History: Cortland apples were first bred in 1898 by Cornell University in New York and introduced in 1915. Since then, they have become one of the top fifteen apples in the US and Canada, although the majority are still grown relatively close to the university where they originated.
Why We Grow It: Cortland is a sweet apple with crisp, juicy flesh. It is great for applesauce or drying as the flesh is slow to brown. The fruit keeps until Christmas under home storage conditions although the crispness and flavour does fade over time. This variety crops well annually and makes a good pollinator for others.
Canadian Hardiness Zone: 3
Soil Preference: Sandy loam, loam, clay loam. Prefers average to moist conditions, avoid planting anywhere that floods for more than two weeks in the spring. Generally quite adaptable to different soil conditions.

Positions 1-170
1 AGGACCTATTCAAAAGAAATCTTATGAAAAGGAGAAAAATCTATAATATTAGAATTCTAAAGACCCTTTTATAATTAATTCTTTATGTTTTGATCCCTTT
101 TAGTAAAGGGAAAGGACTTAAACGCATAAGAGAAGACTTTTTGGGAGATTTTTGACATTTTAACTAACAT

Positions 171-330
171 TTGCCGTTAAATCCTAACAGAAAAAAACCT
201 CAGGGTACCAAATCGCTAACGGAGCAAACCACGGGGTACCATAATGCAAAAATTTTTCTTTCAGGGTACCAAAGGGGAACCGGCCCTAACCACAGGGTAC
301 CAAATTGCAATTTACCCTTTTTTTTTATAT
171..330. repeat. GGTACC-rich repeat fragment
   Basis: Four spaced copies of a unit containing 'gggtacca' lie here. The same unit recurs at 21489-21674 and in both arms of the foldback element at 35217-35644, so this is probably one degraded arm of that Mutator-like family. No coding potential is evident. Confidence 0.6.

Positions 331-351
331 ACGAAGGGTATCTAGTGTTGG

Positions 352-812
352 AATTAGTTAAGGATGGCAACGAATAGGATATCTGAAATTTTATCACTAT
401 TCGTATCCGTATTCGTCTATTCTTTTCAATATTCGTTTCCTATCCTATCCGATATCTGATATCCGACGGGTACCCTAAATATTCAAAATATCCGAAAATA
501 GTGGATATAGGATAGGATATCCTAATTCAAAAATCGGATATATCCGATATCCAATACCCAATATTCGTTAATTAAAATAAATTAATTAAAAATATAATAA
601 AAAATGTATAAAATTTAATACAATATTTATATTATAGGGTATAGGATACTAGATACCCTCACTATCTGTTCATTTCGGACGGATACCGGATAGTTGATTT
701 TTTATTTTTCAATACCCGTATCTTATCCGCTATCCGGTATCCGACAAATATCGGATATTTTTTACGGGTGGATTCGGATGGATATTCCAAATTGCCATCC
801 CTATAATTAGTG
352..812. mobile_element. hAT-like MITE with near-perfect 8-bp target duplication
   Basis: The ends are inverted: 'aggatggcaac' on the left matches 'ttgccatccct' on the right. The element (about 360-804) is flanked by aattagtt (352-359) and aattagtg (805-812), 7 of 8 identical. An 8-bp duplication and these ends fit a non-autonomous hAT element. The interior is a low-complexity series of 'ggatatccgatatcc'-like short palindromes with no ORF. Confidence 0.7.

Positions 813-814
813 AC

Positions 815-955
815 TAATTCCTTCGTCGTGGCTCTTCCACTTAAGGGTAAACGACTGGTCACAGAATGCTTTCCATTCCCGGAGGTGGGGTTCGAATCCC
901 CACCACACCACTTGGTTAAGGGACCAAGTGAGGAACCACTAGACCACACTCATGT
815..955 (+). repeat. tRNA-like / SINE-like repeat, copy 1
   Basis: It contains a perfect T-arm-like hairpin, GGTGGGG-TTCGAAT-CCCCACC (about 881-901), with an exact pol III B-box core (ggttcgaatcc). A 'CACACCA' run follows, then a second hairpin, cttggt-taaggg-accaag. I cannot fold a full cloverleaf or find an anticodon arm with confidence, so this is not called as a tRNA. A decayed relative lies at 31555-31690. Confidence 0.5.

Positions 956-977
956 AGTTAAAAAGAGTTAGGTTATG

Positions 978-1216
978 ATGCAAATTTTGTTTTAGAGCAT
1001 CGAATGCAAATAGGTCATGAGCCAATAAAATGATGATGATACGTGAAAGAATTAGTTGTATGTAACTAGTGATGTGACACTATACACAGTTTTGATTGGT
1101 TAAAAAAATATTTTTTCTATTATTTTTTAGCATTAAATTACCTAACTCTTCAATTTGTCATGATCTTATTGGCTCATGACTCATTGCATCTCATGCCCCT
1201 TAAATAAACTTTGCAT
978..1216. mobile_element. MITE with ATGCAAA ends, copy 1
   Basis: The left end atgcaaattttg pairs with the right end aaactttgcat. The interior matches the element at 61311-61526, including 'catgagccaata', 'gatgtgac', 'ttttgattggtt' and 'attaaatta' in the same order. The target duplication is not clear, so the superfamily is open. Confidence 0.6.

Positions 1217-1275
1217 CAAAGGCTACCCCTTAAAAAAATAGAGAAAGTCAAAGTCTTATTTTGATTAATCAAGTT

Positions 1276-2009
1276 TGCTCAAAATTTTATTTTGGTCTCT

Growth Habits and Disease Resistance: Tip-bearing, moderately vigorous and precocious with an upright growth pattern, it is very hardy and has heavy crops. Very susceptible to canker and susceptible to mildew and fireblight but resistant to cedar rust.
Sun/Shade: Full sun (approx. 8-10 hours of sun daily)
Pollination: Partially self-pollinating, it will produce some fruit on its own but does better planted with a pollinator of a different apple variety that blooms around the same time
Flowering Time: Middle
Ripens: Early October
Storage: Keeps until May when stored in cold storage
Recommended Use: Fresh eating, cooking, cider
- Class: Bittersharp
- Sugar: Medium, SG 1.059
- Acidity: Medium, TA 7.3 g/L
- Tannins: Low
- Juice Yield: Medium
- Recommendations: Blends well with varieties high in sugar, low in acid, and low in tannins.
Size including roots:
- 1 year grade 100-200 cm whip
- 2 year grade 100 cm+ with 3 or more branches, 30 cm or more
- B grade less than 100 cm
- Potted: 100cm+ in a 5 gallon pot
NOTE: Potted plants are not available for shipping!
*Information based on Claude Jolicouer's The New Cidermaker's Handbook